Learning is the hardest step in the knowledge loop. How many of us say something like “I wish I could play the guitar,” but either never do anything about it or give up after a short period? Learning is hard, and we should try to make it easier, more fun and more social. There has been plenty of recent progress here: for example, Duolingo has made language learning more accessible by breaking it down into small units that are customized to each learner.
I am personally excited about helping to create two particular projects. One is an integrated platform for learning math, programming, engineering and science. These areas of knowledge are closely related, yet the way we teach them is often oddly disconnected. The other project is a compendium of the principles of knowledge. We have so much knowledge that it seems impossible to know more than a tiny fraction of it all, but this is partly an illusion because much of it is a variation or an application of a much smaller set of underlying principles. Collecting and explaining these will make knowledge more accessible and help to unify areas that seem unrelated.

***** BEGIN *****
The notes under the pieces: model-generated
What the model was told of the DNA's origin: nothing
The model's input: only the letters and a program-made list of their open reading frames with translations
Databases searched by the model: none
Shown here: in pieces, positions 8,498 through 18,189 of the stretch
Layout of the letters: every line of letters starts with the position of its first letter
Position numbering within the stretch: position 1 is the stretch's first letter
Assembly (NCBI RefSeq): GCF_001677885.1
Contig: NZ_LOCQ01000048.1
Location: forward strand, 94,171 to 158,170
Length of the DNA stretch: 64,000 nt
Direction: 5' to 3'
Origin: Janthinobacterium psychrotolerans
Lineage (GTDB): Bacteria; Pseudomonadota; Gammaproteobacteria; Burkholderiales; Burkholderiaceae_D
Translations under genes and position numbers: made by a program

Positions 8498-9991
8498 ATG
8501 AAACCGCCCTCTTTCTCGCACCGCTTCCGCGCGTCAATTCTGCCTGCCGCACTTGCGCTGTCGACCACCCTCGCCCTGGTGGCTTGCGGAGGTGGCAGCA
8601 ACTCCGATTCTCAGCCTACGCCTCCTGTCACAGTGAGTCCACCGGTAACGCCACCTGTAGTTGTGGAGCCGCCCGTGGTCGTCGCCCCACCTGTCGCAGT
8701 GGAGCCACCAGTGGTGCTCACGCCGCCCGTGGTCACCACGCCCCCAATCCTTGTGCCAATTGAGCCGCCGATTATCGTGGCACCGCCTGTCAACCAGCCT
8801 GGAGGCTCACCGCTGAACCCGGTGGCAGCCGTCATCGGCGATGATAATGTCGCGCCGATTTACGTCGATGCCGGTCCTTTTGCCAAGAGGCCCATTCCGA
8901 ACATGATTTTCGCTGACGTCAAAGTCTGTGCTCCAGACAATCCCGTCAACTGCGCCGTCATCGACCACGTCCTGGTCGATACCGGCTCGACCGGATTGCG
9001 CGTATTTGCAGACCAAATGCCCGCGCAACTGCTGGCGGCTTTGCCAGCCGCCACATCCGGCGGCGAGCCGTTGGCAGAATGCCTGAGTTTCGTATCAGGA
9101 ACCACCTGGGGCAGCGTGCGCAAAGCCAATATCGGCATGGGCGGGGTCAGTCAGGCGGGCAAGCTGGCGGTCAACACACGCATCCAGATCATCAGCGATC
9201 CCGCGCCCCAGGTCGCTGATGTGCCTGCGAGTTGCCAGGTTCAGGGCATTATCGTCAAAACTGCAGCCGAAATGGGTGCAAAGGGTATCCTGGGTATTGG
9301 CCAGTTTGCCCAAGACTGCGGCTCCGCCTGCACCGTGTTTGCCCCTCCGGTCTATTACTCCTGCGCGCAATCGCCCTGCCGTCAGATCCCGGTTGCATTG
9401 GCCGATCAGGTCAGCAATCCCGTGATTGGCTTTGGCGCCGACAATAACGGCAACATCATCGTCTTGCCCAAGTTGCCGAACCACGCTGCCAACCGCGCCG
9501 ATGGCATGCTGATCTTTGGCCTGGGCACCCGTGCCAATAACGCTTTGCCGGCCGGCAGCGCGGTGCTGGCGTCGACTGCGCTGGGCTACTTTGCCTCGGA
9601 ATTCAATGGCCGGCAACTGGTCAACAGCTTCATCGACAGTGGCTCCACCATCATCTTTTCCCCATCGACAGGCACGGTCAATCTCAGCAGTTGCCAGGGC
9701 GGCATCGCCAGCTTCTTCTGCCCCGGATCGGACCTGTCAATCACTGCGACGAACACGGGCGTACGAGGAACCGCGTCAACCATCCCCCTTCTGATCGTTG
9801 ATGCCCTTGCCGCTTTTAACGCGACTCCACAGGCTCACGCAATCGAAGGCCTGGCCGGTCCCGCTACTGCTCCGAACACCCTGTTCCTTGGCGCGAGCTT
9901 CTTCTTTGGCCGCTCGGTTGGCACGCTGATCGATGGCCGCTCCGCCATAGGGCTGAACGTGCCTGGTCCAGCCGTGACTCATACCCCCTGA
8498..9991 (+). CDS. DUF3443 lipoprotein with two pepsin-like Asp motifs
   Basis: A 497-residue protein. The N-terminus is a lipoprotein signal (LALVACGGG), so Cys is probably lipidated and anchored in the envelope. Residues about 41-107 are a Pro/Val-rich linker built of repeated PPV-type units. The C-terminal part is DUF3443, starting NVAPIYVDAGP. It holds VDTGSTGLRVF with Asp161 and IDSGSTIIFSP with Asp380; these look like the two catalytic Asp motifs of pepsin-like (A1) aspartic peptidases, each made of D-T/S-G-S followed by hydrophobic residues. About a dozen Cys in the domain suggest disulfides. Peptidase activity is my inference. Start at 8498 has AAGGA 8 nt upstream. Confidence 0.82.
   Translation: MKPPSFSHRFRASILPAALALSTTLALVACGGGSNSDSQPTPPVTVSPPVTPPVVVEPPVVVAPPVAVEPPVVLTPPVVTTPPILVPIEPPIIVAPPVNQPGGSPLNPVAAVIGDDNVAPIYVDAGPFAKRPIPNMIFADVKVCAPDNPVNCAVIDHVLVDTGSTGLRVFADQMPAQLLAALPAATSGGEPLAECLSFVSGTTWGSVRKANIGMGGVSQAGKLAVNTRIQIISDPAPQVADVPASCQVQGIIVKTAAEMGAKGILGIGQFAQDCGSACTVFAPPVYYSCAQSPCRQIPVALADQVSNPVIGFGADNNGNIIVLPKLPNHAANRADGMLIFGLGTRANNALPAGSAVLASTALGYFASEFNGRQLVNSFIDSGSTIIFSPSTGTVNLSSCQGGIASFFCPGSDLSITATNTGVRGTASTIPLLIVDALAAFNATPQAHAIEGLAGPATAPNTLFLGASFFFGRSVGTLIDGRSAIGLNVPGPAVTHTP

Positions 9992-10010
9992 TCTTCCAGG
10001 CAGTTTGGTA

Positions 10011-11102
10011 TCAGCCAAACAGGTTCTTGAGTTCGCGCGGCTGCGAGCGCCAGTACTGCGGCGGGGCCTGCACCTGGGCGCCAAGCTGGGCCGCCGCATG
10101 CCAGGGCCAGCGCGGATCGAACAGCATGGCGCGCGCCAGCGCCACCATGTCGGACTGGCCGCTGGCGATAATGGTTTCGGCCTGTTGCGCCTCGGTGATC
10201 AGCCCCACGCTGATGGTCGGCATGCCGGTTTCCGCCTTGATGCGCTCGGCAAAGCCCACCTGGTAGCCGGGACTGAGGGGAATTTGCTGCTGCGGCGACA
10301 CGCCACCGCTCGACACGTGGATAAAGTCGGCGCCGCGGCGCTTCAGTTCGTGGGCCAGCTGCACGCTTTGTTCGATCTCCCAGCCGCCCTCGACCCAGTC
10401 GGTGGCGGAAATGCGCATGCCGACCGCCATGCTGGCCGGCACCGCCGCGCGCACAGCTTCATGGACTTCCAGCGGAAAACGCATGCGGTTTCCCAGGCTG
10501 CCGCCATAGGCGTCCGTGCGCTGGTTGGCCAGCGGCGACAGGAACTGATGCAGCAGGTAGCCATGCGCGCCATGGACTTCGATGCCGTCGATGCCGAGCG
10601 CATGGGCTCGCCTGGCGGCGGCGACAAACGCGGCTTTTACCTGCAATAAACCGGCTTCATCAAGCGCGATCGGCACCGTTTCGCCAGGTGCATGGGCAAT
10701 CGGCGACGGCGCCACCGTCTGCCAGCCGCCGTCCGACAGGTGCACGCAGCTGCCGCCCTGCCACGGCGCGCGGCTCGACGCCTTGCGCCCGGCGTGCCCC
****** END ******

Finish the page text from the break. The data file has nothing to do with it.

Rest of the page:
While the COVID-19 crisis has come at a terrible cost, it has also accelerated innovation in learning. Many parents are discovering that home schooling their children, whether individually or in small groups, may be a viable option. There are many ways to encourage learning that is based on fostering our innate curiosity, from simply learning something new oneself to inventing and building new systems.